Driving this agenda is the Philadelphia Schools Partnership, a secretive, self-appointed committee dominated by some of the city's most powerful CEOs.

Under its tutelage, the SRC has been exploring ways to further dismantle the school system, which by late 2012 had 55,625 students in charter schools–some 40 percent of the total enrollment of 137,512.

A plan to turn over the rest of schools to networks of private operators has been stalled, but the SRC moved ahead with the closure of 23 schools and squeezed concessions out of the system's blue-collar unions.

All this represents an effort to "decimate" the union, said PFT President Jerry Jordan. In fact, the union already took major concessions in 2011, agreeing to allow the school district to skip a $58 million payment into the union health and welfare plan, and agreeing to let the district to repay only $28 million in the future.

The PFT has a contract expiration date of August 31. Although teachers' strikes are prohibited under the law mandating the state's control, angry rank-and-file union members are saying preparation for such action is necessary.

"Our contract is up August 31," said Philadelphia high school teacher Anissa Weinraub. "There is mounting, energy, anger and frustration. There is a recognition that this is a historical moment–that we have an opportunity because things are so bad. Decades and decades of historical disinvesment [in public education] are being highlighted in this crisis. Parents get it, teachers get it, students get it."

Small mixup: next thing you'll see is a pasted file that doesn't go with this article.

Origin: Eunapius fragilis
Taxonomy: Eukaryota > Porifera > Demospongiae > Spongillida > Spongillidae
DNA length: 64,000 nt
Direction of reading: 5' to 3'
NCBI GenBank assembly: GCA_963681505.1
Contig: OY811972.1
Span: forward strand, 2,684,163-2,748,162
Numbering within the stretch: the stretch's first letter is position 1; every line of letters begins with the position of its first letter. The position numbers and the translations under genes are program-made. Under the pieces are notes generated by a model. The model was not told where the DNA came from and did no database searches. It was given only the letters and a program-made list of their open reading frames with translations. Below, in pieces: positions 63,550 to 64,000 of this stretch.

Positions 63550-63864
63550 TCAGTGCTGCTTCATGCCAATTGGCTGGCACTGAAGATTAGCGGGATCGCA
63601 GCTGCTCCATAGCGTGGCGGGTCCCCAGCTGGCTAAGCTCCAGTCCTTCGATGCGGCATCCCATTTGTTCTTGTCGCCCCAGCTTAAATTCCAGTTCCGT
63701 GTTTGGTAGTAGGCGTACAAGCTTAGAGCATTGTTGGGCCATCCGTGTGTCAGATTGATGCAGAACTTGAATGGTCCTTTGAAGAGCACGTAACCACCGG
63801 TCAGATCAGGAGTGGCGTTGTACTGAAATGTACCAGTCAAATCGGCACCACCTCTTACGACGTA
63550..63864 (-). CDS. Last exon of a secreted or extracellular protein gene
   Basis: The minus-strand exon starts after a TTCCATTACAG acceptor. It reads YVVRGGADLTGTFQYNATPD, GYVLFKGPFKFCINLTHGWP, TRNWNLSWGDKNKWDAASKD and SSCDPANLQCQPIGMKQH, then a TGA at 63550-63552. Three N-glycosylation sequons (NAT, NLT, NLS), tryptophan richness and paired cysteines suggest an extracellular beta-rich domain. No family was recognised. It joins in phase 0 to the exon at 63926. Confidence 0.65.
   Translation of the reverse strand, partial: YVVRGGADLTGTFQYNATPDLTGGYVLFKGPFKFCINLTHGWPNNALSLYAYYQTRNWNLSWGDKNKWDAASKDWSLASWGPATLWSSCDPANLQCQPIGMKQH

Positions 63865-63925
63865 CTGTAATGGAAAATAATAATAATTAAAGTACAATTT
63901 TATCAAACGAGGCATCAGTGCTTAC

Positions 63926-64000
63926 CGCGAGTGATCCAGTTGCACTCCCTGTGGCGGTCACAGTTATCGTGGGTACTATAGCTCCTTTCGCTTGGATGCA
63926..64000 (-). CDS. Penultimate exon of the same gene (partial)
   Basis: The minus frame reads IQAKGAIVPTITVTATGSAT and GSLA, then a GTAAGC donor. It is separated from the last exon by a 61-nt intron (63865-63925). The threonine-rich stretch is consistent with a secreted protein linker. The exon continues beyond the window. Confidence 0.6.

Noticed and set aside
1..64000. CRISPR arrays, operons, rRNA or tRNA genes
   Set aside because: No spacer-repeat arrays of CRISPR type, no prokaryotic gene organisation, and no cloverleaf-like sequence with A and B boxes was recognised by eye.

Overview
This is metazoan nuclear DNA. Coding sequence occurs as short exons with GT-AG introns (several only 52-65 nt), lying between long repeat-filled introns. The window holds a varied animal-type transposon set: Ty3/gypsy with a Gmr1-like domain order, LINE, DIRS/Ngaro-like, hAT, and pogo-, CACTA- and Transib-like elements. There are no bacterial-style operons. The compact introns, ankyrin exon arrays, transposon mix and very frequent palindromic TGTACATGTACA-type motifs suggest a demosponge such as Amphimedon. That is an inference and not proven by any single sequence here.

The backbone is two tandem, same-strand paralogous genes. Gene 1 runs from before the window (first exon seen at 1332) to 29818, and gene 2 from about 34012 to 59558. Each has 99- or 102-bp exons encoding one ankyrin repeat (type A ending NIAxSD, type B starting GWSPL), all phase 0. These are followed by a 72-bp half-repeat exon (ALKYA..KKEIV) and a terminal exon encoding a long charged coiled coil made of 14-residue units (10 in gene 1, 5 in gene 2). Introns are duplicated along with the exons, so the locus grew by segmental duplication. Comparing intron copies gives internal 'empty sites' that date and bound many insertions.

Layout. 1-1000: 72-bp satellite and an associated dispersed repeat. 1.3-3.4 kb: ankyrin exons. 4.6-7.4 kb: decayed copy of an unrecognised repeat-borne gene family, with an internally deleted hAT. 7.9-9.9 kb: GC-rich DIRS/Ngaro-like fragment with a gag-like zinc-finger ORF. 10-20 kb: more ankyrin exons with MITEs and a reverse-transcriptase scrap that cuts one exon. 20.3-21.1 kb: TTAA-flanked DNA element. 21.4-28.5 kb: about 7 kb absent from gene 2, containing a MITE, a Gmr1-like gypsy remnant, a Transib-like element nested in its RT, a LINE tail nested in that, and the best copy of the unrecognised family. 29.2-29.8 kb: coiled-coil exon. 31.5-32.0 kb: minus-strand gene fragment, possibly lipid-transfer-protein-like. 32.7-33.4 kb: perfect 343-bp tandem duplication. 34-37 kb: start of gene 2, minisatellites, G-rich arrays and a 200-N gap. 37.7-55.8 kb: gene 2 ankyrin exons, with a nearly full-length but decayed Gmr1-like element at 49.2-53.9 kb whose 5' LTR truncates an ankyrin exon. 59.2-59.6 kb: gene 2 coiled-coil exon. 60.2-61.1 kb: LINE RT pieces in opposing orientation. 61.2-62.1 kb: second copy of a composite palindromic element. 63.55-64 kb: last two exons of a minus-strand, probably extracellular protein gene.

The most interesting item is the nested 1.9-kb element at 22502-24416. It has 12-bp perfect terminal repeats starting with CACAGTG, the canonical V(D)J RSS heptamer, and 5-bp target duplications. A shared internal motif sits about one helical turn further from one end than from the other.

As in other cities, school reform in Philadelphia is driven by a coalition of corporate-funded think tanks and local business bigwigs. The Pennsylvania chapter of Michelle Rhee's StudentsFirst group praised Corbett for starving Philly schools of funds, stating:

Continuing to invest in a broken education system only hurts the very people it serves: our kids. We support the governor, Superintendent William Hite and others who are working to provide resources while advocating for reforms that will lead to a better education for all our students.

As retired teacher Ron Whitehorne wrote:

The Corbett rescue plan for Philadelphia's schools, forged by the likes of Comcast vice president David Cohen, Philadelphia School Partnership's Mark Gleason and the Chamber of Commerce, sets the stage for a full-court press to wring concessions from the Philadelphia Federation of Teachers.

There are many parallels between the struggle to save public education in Philadelphia and the movement in Chicago that led to last year's teachers strike.

Both cities have long been laboratories for corporate-driven education reform. Paul Vallas, the first Chicago schools CEO in the reform era, went on to Philadelphia after a stint handing over New Orleans schools to charter operators following Hurricane Katrina. As former assistant secretary of education Diane Ravitch wrote, Vallas pushed privatization to new levels and left the Philadelphia school district with "its finances in shambles, desperately underfunded, nearly 4,000 teachers and other staff laid off, schools under threat of closure or privatization, students with little or no access to the arts and the other essentials of a basic education."